Strawberry Runners are the Denver indie project that you need to listen to right now.
It’s only a matter of time until Strawberry Runners will be your new favorite band. Their cool, ambient-indie sound is so catchy and enjoyable to listen to that you’ll be telling all of your friends to check them out. But don’t be surprised if they’ve already heard of them because the Strawberry Runners are gaining well-deserved media attention faster than I can write this intro. Wired Magazine listed them in These 10 Bands At SXSW Are About To Blow Up, NPR put them on their Austin 100: A SXSW 2015 Mix, and they will be on Colorado Public Radio’s Open Air session May 21st at 6:00pm.
Recently, Emi Night (founder and singer of Strawberry Runners) and I discussed Strawberry Runners and all things musical leading up to the formation of the band:
Emi, it’s pretty interesting that you went from singing church hymns to integrating yourself in the DIY punk scene in Bloomington, IN. How did this transition happen musically?
It was a pretty long transition, honestly. There was a small close-knit punk/diy/folk music community in my hometown, Madison, Indiana. I think I went to my first local show when I was 12 or 13, and for several years I would go to shows whenever I could, but I was pretty shy and mostly just curious to learn about how the music and the social structure worked. So when I went to shows for those years, I’d mostly watch people and listen to the music without interacting too much. I got a sense of who was making the music and doing the work that I liked. That inspired me and I started working on music and art at home as a sort of private response to what the folks around me were doing.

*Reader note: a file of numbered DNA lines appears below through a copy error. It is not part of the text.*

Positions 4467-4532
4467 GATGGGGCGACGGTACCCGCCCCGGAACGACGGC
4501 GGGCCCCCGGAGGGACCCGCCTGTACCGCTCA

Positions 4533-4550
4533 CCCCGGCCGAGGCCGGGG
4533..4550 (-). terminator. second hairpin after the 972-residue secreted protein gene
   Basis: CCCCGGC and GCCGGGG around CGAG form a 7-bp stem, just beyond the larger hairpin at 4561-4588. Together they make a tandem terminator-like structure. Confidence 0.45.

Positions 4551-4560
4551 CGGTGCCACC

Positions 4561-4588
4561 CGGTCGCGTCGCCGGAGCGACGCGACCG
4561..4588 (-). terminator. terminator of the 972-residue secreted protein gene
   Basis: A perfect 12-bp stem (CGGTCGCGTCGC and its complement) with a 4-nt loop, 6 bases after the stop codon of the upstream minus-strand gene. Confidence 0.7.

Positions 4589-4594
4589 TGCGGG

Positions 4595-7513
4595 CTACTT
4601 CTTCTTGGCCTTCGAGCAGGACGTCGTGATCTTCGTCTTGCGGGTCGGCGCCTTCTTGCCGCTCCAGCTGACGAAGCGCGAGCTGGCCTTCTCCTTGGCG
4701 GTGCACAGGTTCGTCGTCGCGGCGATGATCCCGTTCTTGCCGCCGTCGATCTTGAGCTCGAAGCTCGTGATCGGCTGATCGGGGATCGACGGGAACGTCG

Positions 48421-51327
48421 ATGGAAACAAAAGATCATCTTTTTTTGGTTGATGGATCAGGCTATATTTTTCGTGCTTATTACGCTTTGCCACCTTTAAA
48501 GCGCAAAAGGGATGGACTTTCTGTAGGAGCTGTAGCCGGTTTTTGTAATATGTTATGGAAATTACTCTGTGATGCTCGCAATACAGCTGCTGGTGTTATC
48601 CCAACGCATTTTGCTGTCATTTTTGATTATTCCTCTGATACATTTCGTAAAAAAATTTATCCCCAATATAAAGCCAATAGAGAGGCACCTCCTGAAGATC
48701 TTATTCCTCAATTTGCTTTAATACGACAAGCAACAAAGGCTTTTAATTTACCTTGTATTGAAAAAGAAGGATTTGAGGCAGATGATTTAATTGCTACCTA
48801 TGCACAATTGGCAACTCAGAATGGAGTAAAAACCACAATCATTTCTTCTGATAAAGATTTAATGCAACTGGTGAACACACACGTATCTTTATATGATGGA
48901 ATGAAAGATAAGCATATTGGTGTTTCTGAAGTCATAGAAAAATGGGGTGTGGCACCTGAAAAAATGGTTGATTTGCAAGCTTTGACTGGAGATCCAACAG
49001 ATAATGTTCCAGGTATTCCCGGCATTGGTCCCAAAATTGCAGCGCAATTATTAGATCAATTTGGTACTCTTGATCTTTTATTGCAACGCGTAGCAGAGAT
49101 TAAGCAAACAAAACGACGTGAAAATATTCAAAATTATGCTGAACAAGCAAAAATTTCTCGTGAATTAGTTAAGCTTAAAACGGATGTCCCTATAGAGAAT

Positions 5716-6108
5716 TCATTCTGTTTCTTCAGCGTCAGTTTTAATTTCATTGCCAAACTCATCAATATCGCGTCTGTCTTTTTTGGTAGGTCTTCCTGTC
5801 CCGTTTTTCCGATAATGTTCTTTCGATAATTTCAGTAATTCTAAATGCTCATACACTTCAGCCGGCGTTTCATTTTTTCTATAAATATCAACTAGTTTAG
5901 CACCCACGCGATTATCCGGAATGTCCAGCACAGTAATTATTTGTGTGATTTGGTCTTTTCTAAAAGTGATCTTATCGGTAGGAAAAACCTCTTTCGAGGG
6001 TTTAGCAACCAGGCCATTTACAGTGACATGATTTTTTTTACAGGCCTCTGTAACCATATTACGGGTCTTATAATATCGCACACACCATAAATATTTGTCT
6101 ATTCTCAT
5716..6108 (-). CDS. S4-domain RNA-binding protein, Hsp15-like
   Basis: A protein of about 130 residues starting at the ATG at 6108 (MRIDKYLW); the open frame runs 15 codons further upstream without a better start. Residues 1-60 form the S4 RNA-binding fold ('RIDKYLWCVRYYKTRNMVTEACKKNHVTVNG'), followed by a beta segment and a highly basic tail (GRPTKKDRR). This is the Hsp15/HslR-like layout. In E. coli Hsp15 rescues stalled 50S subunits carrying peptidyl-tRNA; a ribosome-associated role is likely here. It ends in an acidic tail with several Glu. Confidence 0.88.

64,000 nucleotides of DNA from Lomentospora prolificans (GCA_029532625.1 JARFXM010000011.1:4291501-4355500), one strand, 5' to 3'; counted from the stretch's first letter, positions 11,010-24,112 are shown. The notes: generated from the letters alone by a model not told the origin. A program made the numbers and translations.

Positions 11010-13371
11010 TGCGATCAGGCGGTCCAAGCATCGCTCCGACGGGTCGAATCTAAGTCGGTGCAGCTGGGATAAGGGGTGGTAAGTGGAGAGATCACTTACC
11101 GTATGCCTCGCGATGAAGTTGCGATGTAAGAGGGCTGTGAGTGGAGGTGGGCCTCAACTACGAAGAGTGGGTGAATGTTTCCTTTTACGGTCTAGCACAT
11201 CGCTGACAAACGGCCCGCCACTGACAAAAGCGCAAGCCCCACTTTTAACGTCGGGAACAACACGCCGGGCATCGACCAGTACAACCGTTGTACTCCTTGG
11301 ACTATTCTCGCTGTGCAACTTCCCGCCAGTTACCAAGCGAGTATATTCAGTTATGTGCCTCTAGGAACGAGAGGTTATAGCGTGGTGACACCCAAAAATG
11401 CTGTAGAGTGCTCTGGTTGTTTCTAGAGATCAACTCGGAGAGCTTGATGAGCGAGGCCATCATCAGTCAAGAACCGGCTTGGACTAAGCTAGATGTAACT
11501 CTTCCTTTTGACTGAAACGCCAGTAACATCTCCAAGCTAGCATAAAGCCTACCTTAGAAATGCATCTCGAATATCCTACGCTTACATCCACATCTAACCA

So when I was 15, I went through some big/heavy life transitions including leaving my church. I decided it was time to jump in and share my music. I pushed aside my reservations about talking to all the rockstars, and I made a bunch of friends in my community. There were a couple of people I got to know who had connections with folks in Bloomington, the most influential of which was my friend Daniel Gruner. He introduced me to Bloomington and the music community there when I was 17, and he actually helped me book my first tour that summer. It was a two-week tour. We went out east from Indiana and played in Pittsburgh and Philly, New Paltz, NY, NYC, New Brunswick, NJ, Richmond, VA, Athens and Atlanta, GA, Tallahassee and Pensacola, FL, Memphis, Little Rock, AR, Bloomington, and probably a few other places I’m forgetting.
This tour was my first introduction to the east coast/midwest DIY circuit. It was a totally life-changing experience. I mean, there were people all over the place who were kind of like me! And people who were doing things I had never dreamed were possible. Even if that was just living as young adults in a beautiful house with 10 people and art all over the walls. Or having Christmas lights strung up around your whole house and having shows in your basement. Or making breakfast with all your friends. To me, the DIY community looked like paradise. And to this day, I’m still smitten and totally awestruck by the beauty of it. I continue to run into people I met on that first tour who are still involved in the community in all sorts of new ways and places, and it’s unreal. That was almost 10 years ago now!